A farmer's view of Stonehenge Landscape

Guardianship on Minibeasts, Stonehenge

Rob Turner's family have farmed the countryside surrounding Stonehenge for nearly 70 years. Here he gives us an insight on being a tenant farmer in this unique area.

'During the First World War much of the land was given over to the military, hence Airman’s Corner, so it was my grandfather’s job to turn the airstrip and buildings back into farmland. We are still carrying on the reversion process of turning the land back into arable countryside so it's been a long process.

Uncommon challenges

It's a unique area to farm and it is a privilege but sometimes the cattle don't quite appreciate it. They like to rub their heads up and down on the barrows particularly when it's dry, it can make a real mess. So we've had to fence off a few areas now as they also just want to stand on top of them which the archaeologists are not keen on.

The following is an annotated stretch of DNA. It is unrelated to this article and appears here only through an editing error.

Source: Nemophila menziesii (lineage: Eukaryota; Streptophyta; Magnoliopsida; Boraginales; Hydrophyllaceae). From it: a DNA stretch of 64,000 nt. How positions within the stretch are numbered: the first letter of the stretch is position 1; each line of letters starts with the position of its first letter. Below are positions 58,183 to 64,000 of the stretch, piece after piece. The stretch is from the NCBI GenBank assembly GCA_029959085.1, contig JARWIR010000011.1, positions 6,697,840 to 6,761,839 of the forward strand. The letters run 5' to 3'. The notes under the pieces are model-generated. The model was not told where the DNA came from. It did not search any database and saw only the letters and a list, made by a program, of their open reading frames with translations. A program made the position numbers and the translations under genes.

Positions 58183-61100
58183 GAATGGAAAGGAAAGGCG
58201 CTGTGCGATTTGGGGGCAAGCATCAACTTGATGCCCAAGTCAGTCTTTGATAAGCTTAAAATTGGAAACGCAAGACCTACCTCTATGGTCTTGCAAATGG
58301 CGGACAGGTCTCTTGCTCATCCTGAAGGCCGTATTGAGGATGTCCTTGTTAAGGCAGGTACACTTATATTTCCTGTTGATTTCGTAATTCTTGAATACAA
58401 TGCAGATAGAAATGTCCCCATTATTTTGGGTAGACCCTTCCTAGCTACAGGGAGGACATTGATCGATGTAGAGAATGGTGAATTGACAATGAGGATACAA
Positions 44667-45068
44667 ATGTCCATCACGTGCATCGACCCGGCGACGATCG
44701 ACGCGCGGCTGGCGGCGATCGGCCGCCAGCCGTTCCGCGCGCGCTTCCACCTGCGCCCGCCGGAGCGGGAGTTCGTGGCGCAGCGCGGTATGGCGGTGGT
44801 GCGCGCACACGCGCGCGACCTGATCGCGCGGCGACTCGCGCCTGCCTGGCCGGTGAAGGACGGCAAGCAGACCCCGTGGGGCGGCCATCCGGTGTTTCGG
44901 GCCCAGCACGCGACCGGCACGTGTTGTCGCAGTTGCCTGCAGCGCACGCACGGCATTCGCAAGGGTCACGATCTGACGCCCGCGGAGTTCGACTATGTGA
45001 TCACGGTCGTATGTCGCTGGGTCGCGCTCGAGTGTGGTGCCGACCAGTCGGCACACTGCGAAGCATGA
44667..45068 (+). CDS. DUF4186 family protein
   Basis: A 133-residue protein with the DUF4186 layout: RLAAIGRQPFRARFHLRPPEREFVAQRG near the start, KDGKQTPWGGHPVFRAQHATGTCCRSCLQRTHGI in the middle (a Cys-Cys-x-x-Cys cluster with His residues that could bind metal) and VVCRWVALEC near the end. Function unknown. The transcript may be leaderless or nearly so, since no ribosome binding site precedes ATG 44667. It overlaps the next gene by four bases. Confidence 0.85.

Solstice can present a few challenges so we plan carefully around it. Not many farmers have to allow hundreds of people to walk across their fields twice a year so we have to make sure we are prepared. We just need to manage the fields that people walk through carefully so the grass isn't too long or there are not cattle grazing.

A special place

There is only one Stonehenge so it is a privilege to farm the land there, I like seeing the people enjoying the countryside. As long as they remember to shut the gates!
It's a pretty unique area...but when the wind and rain set in it can also be one of the bleakest.